Fears Tories will make vulnerable young people homeless with support cuts
RESEARCHERS at the Scottish Parliament have highlighted the scale of housing cuts that will hit young people, as the Tory policy to slash housing support is rolled out.
The Scottish Parliament Information Centre (Spice), which creates politically neutral reports on key policy debates, has said that the total number of young people affected is expected to hit 11,000 people a year once the cuts are fully implemented.
In Scotland, that means 1,000 young people a year will see housing support they were previously entitled to disappear.
Spice reports: “The UK Government estimates that, GB wide, around 1,000 people will be affected by the policy in the first year, rising to 11,000 when Universal Credit is fully rolled out. In Scotland, it estimates a few hundred people will be affected in 2017-18 and that this is expected to rise to around 1,000 people each year when UC is fully rolled out.”
The cuts, impacting single jobseekers aged 18-21, began on April 1 2017 - although only in areas where Universal Credit has already been imposed. Only five of Scotland’s 32 council authorities have implemented the system - but this will rise to 20 by April 2018.
The Tories claim the change “is about stopping young people slipping straight into a life on benefits”. But housing experts and the Scottish Government have warned that the cut reduces the chances of finding employment, increases homelessness risks, creates extra public costs in other areas, and fails to tackle the root causes of the housing crisis.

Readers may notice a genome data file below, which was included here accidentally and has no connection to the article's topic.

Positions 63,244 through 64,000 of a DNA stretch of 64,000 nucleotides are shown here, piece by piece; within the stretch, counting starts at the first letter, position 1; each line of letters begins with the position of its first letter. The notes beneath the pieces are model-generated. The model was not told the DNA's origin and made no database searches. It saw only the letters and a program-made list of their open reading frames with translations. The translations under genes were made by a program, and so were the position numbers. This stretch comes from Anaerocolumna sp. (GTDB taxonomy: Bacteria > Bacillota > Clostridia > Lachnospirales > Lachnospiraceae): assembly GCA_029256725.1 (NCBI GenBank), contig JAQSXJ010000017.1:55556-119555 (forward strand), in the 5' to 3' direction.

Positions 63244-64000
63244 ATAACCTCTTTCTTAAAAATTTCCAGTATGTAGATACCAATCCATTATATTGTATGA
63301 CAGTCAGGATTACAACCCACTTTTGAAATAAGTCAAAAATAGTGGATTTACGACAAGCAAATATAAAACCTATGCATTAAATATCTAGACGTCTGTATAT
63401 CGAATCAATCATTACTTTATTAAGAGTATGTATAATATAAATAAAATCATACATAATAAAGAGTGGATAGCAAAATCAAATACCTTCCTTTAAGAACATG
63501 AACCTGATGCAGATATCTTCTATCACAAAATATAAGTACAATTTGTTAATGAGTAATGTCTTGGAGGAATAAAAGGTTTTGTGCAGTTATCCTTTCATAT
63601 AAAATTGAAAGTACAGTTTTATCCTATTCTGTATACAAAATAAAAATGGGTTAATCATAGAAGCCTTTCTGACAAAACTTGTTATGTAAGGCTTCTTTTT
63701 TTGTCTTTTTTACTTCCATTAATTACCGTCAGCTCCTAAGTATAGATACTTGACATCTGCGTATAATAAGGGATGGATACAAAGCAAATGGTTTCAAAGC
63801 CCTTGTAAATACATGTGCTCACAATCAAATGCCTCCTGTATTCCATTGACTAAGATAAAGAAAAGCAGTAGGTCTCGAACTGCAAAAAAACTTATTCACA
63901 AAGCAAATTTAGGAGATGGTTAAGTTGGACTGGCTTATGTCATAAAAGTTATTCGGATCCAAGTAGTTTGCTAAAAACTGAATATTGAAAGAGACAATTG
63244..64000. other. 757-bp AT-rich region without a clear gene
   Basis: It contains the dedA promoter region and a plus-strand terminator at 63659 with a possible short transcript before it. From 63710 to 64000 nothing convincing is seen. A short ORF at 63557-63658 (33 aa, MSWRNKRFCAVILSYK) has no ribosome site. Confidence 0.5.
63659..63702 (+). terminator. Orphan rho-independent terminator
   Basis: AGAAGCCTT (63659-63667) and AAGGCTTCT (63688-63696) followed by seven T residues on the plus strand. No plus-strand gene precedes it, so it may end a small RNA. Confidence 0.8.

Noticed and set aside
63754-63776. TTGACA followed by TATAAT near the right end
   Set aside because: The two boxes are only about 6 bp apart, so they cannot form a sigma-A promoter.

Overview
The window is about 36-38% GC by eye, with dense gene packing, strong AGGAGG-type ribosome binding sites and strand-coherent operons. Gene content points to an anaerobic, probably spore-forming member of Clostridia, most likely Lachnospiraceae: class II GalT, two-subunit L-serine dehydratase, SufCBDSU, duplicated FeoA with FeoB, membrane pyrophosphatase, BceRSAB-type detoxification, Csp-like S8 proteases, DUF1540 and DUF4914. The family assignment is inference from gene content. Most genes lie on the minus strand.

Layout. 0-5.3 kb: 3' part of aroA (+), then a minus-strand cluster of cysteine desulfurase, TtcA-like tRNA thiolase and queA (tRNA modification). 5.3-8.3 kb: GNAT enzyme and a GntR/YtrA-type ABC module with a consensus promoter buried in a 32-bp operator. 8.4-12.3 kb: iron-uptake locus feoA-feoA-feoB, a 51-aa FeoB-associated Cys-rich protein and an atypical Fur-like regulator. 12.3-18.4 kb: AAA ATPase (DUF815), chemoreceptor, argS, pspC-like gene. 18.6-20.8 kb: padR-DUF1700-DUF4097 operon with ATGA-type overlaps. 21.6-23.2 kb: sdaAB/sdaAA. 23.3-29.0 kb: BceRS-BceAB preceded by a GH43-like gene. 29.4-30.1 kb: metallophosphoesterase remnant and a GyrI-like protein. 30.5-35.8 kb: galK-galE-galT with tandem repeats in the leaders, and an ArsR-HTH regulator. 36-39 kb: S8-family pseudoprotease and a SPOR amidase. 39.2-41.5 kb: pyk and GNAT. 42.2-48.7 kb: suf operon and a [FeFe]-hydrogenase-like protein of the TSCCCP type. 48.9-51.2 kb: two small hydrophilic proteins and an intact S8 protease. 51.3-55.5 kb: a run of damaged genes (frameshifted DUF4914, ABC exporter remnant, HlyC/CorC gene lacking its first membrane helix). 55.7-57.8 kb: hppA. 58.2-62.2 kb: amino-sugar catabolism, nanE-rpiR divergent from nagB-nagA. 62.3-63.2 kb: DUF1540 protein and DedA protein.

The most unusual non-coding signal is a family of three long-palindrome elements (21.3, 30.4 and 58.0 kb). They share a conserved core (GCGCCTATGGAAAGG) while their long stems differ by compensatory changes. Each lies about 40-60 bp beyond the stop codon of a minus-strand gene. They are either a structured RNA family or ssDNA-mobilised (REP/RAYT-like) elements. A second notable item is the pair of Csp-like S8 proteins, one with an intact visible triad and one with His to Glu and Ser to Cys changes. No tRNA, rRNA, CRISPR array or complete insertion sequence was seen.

Shelter Scotland warned that a lack of support raised the prospect of further homelessness cases.
“In Scotland, 28 per cent of homeless applications in 2015-16 were made by young people aged 18-24. Although the new regulations exempt young people who are in temporary accommodation, there is a risk that when these young people are offered permanent accommodation, they will struggle to afford it and ultimately be unable to sustain the tenancy, thus falling back into a spiral of homelessness,” wrote Aoife Deery, a policy officer at the housing group.
The new Spice report follows a debate in the Scottish Parliament, led by MSP Ben Macpherson, criticising the policy, and calling for an exemption from the cuts in Scotland. While Tory MSPs rejected calls for their government to act, social security minister Jeane Freeman said that the Scottish Welfare Fund would provide support.
Picture courtesy of Kid Clutch
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